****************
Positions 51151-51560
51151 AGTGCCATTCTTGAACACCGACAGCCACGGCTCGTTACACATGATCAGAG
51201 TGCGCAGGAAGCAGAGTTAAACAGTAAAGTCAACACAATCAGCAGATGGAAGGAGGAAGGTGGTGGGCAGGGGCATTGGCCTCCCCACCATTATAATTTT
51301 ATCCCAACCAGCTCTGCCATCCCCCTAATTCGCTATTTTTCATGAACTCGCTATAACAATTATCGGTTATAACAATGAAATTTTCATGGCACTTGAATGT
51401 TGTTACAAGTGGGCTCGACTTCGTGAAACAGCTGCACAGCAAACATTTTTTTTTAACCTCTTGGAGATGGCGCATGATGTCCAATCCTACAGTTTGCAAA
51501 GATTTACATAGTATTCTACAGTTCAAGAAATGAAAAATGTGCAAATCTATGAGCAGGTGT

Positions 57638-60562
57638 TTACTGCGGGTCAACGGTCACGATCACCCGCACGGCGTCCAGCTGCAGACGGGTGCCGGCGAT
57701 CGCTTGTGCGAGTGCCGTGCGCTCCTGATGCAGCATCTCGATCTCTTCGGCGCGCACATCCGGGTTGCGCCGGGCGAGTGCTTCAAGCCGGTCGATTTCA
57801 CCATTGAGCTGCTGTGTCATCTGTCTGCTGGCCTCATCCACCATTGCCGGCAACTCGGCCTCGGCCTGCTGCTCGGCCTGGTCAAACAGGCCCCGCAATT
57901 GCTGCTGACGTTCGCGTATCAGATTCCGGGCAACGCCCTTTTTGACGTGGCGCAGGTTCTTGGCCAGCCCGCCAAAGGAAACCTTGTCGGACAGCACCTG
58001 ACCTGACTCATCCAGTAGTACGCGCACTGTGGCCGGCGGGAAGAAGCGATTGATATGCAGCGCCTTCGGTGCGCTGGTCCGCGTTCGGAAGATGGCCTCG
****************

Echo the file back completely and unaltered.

Positions 51151-51560
51151 AGTGCCATTCTTGAACACCGACAGCCACGGCTCGTTACACATGATCAGAG
51201 TGCGCAGGAAGCAGAGTTAAACAGTAAAGTCAACACAATCAGCAGATGGAAGGAGGAAGGTGGTGGGCAGGGGCATTGGCCTCCCCACCATTATAATTTT
51301 ATCCCAACCAGCTCTGCCATCCCCCTAATTCGCTATTTTTCATGAACTCGCTATAACAATTATCGGTTATAACAATGAAATTTTCATGGCACTTGAATGT
51401 TGTTACAAGTGGGCTCGACTTCGTGAAACAGCTGCACAGCAAACATTTTTTTTTAACCTCTTGGAGATGGCGCATGATGTCCAATCCTACAGTTTGCAAA
51501 GATTTACATAGTATTCTACAGTTCAAGAAATGAAAAATGTGCAAATCTATGAGCAGGTGT

Positions 57638-60562
57638 TTACTGCGGGTCAACGGTCACGATCACCCGCACGGCGTCCAGCTGCAGACGGGTGCCGGCGAT
57701 CGCTTGTGCGAGTGCCGTGCGCTCCTGATGCAGCATCTCGATCTCTTCGGCGCGCACATCCGGGTTGCGCCGGGCGAGTGCTTCAAGCCGGTCGATTTCA
57801 CCATTGAGCTGCTGTGTCATCTGTCTGCTGGCCTCATCCACCATTGCCGGCAACTCGGCCTCGGCCTGCTGCTCGGCCTGGTCAAACAGGCCCCGCAATT
57901 GCTGCTGACGTTCGCGTATCAGATTCCGGGCAACGCCCTTTTTGACGTGGCGCAGGTTCTTGGCCAGCCCGCCAAAGGAAACCTTGTCGGACAGCACCTG
58001 ACCTGACTCATCCAGTAGTACGCGCACTGTGGCCGGCGGGAAGAAGCGATTGATATGCAGCGCCTTCGGTGCGCTGGTCCGCGTTCGGAAGATGGCCTCG